“This game is not suitable for children or those who are easily disturbed.”

“Individuals suffering from anxiety or depression may not have a safe experience playing this game.”

“By playing Doki Doki Literature Club, you agree that you are at least 13 years of age, and you consent to your exposure of highly disturbing content.”

These are the words that greeted me upon starting Doki Doki Literature Club for the first time. What looks like a cutesy, fun, Japanese dating simulator suddenly seems all the more sinister and not what it seems.

This is exactly what drew me in. I found this game almost by accident, after some trawling through the Steam Library to see what was popular or on sale. I’ve always been drawn to horror games and, after years of playing horror games like ‘Outlast’ and ‘Amnesia’, I can obviously handle a bit of disturbing content. But I didn’t know what I was getting into before I hit the agree button that took me into this game. Horror games scare the life out of me, and sometimes I wonder why I buy games that I have a hard time playing alone, but I think it’s the adrenaline of forcing yourself to face a fear that leaves you feeling liberated. Although I was not expecting an experience like this with Doki Doki Literature Club, I was certainly surprised.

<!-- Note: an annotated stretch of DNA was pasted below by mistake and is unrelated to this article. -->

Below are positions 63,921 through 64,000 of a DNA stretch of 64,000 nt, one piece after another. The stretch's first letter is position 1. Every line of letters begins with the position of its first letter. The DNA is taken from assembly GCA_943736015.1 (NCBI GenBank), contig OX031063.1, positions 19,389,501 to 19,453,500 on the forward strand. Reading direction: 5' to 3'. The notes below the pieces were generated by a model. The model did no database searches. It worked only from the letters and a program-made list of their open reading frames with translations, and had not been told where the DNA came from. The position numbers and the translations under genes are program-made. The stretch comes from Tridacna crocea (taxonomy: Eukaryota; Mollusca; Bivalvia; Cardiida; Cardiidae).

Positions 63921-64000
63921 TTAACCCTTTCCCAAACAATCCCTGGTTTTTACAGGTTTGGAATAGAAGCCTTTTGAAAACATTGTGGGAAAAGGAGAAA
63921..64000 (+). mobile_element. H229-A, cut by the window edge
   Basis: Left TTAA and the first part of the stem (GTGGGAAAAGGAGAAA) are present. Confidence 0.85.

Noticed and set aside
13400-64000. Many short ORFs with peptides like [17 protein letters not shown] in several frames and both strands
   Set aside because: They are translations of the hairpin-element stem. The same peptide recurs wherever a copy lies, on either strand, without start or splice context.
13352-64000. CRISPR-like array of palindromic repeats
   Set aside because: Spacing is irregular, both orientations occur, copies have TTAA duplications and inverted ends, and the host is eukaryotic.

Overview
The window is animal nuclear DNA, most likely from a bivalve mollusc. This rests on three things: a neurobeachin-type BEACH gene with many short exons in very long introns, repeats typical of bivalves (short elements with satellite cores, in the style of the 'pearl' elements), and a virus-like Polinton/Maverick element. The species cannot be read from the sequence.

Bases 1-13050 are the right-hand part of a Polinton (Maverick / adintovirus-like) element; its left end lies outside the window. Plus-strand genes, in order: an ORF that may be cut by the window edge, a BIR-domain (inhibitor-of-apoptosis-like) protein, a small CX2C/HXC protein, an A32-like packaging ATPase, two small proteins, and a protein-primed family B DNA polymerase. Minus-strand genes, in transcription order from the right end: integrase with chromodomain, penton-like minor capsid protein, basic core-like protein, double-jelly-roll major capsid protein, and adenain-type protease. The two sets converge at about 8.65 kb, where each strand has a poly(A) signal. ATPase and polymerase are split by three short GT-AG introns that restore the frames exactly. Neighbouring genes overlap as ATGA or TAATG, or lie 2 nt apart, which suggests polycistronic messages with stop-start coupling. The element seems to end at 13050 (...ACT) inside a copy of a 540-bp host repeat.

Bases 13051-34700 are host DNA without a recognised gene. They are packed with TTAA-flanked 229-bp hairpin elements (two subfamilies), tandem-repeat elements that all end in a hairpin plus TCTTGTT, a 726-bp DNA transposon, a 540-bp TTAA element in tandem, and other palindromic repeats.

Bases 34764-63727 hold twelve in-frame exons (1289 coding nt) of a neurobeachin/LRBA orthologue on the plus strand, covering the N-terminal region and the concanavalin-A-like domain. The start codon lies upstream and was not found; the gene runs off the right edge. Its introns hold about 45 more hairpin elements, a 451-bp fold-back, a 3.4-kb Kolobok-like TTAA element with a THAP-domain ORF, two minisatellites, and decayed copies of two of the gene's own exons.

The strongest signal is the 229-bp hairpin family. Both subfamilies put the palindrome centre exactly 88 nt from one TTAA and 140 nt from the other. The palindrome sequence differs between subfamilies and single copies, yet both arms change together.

I’ve never been a big fan of dating simulators and, to be honest, I’ve never played one. I’m not against them, and clearly they are popular, but I prefer to go on an adventure like in Zelda or become a Pokemon Master, in my spare time. But, after seeing the tag ‘Psychological Horror’ in this seemingly harmless anime game, I couldn’t resist pressing the download button, and for the low price of £0, it seemed like a no-brainer!